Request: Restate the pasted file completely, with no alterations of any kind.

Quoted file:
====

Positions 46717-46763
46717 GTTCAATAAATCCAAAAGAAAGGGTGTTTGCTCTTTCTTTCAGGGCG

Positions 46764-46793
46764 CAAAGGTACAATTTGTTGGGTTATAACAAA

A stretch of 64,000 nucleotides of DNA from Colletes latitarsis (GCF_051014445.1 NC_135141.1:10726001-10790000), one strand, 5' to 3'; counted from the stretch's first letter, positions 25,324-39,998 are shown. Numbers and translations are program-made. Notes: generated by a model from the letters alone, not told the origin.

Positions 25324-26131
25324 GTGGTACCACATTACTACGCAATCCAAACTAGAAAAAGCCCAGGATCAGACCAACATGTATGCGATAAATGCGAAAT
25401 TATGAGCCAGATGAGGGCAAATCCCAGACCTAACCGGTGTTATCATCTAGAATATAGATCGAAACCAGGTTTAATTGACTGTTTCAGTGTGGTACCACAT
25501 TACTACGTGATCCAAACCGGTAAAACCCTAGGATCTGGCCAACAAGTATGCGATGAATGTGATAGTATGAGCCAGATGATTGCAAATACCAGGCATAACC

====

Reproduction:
Positions 46717-46763
46717 GTTCAATAAATCCAAAAGAAAGGGTGTTTGCTCTTTCTTTCAGGGCG

Positions 46764-46793
46764 CAAAGGTACAATTTGTTGGGTTATAACAAA

A stretch of 64,000 nucleotides of DNA from Colletes latitarsis (GCF_051014445.1 NC_135141.1:10726001-10790000), one strand, 5' to 3'; counted from the stretch's first letter, positions 25,324-39,998 are shown. Numbers and translations are program-made. Notes: generated by a model from the letters alone, not told the origin.

Positions 25324-26131
25324 GTGGTACCACATTACTACGCAATCCAAACTAGAAAAAGCCCAGGATCAGACCAACATGTATGCGATAAATGCGAAAT
25401 TATGAGCCAGATGAGGGCAAATCCCAGACCTAACCGGTGTTATCATCTAGAATATAGATCGAAACCAGGTTTAATTGACTGTTTCAGTGTGGTACCACAT
25501 TACTACGTGATCCAAACCGGTAAAACCCTAGGATCTGGCCAACAAGTATGCGATGAATGTGATAGTATGAGCCAGATGATTGCAAATACCAGGCATAACC